EMI and its Capitol label settled their U.S. copyright infringement lawsuit against Naxos of America. The deal resolves issues over classical recordings that fell into the public domain in the United Kingdom.
The suit drew a legal spotlight last April when New York State’s highest appeals court held that sound recordings not covered by federal copyright law, i.e., those produced before Feb. 15, 1972, are protected until 2067 by the state’s common law (the law created by the courts through legal precedent).
As a result, such historical recordings as the 1930s classical performances of Yehudi Menuhin, Pablo Casals and Edwin Fischer, released by Naxos in the United States but recorded in England, could not be copied or distributed in New York without permission by the copyright holder. Those rights were claimed by Capitol through an exclusive license from EMI, the successor of the original Gramaphone label which recorded the performers.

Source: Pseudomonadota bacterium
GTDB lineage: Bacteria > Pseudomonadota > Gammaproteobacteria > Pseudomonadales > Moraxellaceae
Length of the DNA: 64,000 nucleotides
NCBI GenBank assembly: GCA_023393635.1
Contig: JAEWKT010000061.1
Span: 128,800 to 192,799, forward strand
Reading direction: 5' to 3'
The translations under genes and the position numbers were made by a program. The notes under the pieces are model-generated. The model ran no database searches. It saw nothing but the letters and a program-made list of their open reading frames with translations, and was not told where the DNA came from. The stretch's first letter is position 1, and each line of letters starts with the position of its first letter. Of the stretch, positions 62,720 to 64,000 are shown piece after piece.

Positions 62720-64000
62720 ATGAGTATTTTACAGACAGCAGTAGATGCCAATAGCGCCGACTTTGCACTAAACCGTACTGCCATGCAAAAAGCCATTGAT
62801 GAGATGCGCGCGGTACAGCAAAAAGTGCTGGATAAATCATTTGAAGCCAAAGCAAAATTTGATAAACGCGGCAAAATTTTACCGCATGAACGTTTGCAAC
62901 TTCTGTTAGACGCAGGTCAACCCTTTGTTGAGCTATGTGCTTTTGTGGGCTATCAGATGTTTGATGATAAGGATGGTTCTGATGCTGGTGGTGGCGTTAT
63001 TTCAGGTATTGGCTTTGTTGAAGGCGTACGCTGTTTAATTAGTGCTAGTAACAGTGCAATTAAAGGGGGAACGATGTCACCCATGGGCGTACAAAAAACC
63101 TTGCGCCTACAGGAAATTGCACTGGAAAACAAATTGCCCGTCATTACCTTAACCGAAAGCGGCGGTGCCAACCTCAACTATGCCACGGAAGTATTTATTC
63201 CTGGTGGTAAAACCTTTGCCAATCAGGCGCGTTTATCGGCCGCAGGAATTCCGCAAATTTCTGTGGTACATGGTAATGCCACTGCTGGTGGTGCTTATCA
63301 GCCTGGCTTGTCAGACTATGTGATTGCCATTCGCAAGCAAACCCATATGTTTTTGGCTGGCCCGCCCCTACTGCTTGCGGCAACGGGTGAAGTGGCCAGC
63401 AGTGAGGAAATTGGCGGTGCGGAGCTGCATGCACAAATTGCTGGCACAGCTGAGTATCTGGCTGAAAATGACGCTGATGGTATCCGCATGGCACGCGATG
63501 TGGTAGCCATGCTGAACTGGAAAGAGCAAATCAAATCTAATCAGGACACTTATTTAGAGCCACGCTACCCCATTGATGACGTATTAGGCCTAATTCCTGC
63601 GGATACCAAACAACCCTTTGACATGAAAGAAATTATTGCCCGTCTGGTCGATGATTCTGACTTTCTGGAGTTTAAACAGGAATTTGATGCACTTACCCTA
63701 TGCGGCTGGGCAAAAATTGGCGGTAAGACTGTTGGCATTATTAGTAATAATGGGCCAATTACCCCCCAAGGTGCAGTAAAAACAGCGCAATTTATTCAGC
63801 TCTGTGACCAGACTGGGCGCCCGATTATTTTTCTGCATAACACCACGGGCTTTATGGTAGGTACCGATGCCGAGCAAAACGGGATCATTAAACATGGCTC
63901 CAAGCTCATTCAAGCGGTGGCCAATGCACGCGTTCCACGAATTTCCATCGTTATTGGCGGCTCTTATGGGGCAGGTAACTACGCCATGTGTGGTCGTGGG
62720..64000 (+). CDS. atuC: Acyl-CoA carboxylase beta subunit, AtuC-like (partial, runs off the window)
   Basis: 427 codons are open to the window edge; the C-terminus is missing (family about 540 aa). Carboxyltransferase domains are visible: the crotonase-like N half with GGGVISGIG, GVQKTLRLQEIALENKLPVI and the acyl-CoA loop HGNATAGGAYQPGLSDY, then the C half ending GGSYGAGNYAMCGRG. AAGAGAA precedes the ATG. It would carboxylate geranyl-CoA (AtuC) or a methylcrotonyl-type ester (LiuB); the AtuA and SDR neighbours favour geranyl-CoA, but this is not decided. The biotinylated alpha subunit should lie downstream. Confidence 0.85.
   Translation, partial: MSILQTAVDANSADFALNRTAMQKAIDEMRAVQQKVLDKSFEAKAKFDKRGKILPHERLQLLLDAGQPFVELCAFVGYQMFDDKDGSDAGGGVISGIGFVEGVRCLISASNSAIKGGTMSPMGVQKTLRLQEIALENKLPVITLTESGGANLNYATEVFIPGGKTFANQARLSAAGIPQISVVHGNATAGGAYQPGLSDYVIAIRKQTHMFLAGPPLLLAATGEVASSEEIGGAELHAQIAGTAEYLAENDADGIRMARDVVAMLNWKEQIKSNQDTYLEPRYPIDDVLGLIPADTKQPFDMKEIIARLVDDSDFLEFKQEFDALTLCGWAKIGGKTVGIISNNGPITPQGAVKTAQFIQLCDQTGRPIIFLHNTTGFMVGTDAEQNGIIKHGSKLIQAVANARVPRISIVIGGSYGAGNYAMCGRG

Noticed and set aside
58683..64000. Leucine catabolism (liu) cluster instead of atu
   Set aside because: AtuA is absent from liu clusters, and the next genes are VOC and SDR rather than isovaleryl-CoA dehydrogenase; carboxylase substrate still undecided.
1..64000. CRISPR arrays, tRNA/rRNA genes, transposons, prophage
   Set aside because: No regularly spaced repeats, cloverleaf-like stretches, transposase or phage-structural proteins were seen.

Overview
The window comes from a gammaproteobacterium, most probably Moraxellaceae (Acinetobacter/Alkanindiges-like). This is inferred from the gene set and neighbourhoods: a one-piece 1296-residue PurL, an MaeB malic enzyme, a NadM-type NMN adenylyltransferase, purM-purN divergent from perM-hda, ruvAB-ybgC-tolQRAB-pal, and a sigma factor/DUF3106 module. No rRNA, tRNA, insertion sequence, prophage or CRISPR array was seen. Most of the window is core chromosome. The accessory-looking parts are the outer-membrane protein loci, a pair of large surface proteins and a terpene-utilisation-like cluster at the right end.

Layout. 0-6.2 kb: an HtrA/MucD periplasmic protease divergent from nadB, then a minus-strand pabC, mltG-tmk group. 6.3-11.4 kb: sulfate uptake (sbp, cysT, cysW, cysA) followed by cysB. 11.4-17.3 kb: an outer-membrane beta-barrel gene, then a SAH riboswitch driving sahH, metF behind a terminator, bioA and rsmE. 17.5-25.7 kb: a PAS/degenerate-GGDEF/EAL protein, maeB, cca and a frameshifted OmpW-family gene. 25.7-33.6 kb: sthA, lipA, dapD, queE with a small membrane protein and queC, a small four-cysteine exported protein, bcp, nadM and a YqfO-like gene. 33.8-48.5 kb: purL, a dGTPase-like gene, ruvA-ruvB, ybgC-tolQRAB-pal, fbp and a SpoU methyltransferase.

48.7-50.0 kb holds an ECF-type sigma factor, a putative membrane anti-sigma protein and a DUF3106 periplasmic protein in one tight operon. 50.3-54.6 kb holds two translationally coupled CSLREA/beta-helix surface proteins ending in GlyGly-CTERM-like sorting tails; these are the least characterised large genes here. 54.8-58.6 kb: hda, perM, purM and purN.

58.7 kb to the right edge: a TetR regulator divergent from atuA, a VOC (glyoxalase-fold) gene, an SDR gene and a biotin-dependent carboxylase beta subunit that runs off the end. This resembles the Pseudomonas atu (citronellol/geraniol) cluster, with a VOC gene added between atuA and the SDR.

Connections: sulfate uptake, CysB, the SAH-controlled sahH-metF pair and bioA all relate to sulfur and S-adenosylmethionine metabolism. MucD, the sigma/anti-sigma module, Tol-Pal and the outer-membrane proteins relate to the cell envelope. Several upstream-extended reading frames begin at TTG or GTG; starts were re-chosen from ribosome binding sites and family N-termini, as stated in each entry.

The earlier decision interpreting New York law was made after the federal Court of Appeals requested the state’s interpretation of its law. Other issues were still pending in the federal District Court in New York where Capitol initially filed the suit in 2001.
The settlement announced today (Jan. 5) ends the litigation. Naxos has agreed to discontinue U.S. sales of certain classical and other recordings sold under its various labels. The remaining terms of the agreement are confidential.
“I am delighted that this matter has been resolved amicably in a manner consistent with the decision of the New York Court of Appeals,” says Richard Lyttelton, president of EMI Classics and Jazz.